Private Equity International – MatlinPatterson scores big in healthcare exit
By Christopher Witkowsky, March 5, 2012

The firm, co-headed by Mark Patterson, is dependent on the outcome of three large investments in its third fund, one of which, XLHealth, was sold for a 5.5x cash-on-cash return.

MatlinPatterson has recently made a significant distribution to its limited partners from its sale of XLHealth Corporation to UnitedHealth, handing over about $1.8 billion to be split up among investors in its $5 billion third fund, according to two people with knowledge of the transaction.

The distribution may be boosted by more than $200 million in additional funds, part of which is being held in escrow, according to one of the firm’s limited partners.

MatlinPatterson declined to comment.

The firm agreed to sell the company to UnitedHealth last November for a price somewhere in the range of $1.5 billion to $2 billion. The firm acquired XLHealth in 2007 for about $330 million. XLHealth creates programmes and businesses meant to improve healthcare services for Medicare beneficiaries with special needs, according to the company’s web site.

The exit has generated a 5.5x cash-on-cash return and a 53.9 percent gross internal rate of return, the people said. If the $200 million of additional funds is eventually released, the return will increase to a 6.1x cash-on-cash and a 56.6 percent.

The exit is significant for MatlinPatterson as the success of Fund III is heavily dependent on the outcome of three large investments in the fund – XLHealth, Flagstar Bancorp and homebuilder Standard Pacific. The firm’s ability to raise a fourth fund could well depend on the outcome of Fund III because its second fund has been disappointing. Fund II, which raised $1.6 billion in 2004, was generating a .63x multiple and negative 13.7 percent IRR as of 31 March.

XLHealth has been the strongest of the three investments, while Flagstar has struggled.

The firm has about $1 billion invested in Michigan-based Flagstar. The bank agreed in February to pay $133 million to settle claims that it engaged in mortgage lending fraud, forcing it to restate its fourth quarter earnings. The settlement caused the company to increase its fourth quarter net loss between $25.9 million and $34.4 million, to a total of about $70.7 million. For the full year 2011, the company reported a net loss of $177.5 million, an improvement from its 2010 net loss of $393.6 million.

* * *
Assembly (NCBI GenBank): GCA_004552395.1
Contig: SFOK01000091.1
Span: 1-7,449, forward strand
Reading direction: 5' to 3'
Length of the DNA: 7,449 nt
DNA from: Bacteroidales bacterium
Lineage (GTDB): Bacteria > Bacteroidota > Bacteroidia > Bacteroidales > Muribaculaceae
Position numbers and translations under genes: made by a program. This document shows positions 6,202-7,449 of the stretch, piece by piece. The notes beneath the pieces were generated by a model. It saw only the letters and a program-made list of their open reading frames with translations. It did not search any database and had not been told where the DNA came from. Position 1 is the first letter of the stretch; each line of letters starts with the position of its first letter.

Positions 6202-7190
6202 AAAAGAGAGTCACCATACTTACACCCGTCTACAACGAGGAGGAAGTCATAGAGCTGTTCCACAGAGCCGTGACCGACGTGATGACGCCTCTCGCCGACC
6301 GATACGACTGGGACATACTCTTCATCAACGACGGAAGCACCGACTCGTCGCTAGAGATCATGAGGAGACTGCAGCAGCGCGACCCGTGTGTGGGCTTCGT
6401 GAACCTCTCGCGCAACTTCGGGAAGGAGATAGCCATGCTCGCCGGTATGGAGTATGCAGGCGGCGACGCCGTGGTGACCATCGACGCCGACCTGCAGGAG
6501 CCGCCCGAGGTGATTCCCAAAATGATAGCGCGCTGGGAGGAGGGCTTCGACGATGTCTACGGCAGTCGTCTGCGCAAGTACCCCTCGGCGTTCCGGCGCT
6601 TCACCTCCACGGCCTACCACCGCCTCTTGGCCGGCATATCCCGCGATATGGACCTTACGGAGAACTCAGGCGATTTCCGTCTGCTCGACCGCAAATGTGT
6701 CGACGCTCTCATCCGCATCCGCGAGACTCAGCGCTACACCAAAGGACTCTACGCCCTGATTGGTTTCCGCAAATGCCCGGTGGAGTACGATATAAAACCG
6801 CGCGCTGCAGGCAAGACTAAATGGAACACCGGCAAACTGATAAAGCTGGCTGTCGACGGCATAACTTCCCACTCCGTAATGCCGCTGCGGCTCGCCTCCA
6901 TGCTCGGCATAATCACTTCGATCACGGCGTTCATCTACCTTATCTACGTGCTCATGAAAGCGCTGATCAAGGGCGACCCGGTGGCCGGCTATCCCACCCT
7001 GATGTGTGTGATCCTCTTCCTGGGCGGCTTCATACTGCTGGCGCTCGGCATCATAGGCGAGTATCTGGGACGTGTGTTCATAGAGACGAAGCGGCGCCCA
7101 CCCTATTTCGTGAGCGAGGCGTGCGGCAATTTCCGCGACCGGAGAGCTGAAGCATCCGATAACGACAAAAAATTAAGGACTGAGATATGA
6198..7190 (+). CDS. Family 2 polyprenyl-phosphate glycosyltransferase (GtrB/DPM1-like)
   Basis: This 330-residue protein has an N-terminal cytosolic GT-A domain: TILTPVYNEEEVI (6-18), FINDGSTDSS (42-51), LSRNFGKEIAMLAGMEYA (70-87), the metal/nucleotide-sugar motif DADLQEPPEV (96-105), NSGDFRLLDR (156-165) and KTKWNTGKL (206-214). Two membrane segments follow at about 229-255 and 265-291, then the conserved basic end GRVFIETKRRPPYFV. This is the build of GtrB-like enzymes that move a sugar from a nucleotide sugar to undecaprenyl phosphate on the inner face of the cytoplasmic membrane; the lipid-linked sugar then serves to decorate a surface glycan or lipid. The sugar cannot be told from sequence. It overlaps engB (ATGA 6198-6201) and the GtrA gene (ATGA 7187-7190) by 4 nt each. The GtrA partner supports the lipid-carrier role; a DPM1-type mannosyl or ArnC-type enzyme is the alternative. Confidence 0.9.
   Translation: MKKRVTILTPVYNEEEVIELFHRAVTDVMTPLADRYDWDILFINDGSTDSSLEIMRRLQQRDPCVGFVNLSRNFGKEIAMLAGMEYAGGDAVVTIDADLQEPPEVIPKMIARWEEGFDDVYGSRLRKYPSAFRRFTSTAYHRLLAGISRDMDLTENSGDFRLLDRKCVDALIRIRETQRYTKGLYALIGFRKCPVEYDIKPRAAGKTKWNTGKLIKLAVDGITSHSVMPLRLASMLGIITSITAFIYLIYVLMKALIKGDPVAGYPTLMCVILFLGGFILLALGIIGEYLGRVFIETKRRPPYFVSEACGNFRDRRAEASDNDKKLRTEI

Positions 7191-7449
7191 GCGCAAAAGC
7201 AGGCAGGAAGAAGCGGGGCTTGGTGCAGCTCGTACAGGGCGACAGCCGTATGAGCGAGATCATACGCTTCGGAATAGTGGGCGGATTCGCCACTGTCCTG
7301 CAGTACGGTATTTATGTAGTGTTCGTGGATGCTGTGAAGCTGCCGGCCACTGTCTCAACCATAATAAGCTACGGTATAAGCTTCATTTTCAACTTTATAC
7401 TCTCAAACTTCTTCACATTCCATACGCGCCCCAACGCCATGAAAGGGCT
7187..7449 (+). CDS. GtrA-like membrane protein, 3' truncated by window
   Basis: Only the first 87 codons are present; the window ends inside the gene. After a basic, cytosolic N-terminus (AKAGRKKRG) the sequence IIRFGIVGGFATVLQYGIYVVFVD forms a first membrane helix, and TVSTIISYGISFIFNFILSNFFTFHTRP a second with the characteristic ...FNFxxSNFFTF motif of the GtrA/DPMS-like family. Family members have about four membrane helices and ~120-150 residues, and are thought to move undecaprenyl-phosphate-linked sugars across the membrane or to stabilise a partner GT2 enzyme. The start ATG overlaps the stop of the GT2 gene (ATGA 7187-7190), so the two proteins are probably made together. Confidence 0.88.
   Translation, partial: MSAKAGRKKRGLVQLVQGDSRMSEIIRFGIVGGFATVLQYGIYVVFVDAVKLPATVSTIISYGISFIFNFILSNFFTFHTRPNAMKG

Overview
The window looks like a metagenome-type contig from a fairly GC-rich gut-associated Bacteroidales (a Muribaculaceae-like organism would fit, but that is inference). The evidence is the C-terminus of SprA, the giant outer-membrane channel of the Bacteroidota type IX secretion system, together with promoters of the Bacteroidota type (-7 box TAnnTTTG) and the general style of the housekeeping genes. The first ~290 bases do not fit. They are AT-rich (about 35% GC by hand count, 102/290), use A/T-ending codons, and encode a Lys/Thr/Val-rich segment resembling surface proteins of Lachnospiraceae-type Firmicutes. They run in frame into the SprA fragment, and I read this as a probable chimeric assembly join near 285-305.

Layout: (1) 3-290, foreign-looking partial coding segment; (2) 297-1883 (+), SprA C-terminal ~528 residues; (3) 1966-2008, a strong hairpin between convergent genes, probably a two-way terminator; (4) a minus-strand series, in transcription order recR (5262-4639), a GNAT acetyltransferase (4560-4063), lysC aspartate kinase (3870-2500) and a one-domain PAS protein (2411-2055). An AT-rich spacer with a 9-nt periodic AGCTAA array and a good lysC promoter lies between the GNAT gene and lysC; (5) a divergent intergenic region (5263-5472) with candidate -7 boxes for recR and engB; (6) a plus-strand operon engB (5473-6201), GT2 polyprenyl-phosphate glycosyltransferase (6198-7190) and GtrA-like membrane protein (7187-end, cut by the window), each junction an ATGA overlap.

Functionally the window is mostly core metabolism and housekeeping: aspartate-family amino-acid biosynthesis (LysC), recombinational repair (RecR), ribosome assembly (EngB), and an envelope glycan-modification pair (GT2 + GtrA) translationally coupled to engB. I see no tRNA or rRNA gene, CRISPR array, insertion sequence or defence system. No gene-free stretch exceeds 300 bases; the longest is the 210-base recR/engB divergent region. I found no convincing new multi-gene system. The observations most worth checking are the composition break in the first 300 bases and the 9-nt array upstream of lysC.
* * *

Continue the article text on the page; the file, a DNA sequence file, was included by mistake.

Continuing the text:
The company’s share price plunged from between $6 and $7 in December 2008 and January 2009 to around 65 cents on 15 August 2011, which included a 60 percent decline in 2011. Shares were trading around 74 cents early Monday.

Homebuilder Standard Pacific is a more positive story for the firm. The company struggled in the downturn as California’s real estate market was one of the hardest hit, but has worked its way back, with its share price climbing from $2.40 on 17 August 2011 to $4.25 in early trading Monday.

The company reported net income of $15.3 million for the fourth quarter, compared to a net loss of $21.9 million in the same time period in 2010, according to the company’s filings with the US Securities and Exchange Commission.

Homebuilding revenues were up 64 percent, while net new orders came in at 615, an increase of 44 percent.

“I wouldn’t count MatlinPatterson out,” one LP told Private Equity International in an interview last year. “They’ve had some massive hits, and some big disasters. Especially in this environment, let’s see how this thing turns out.”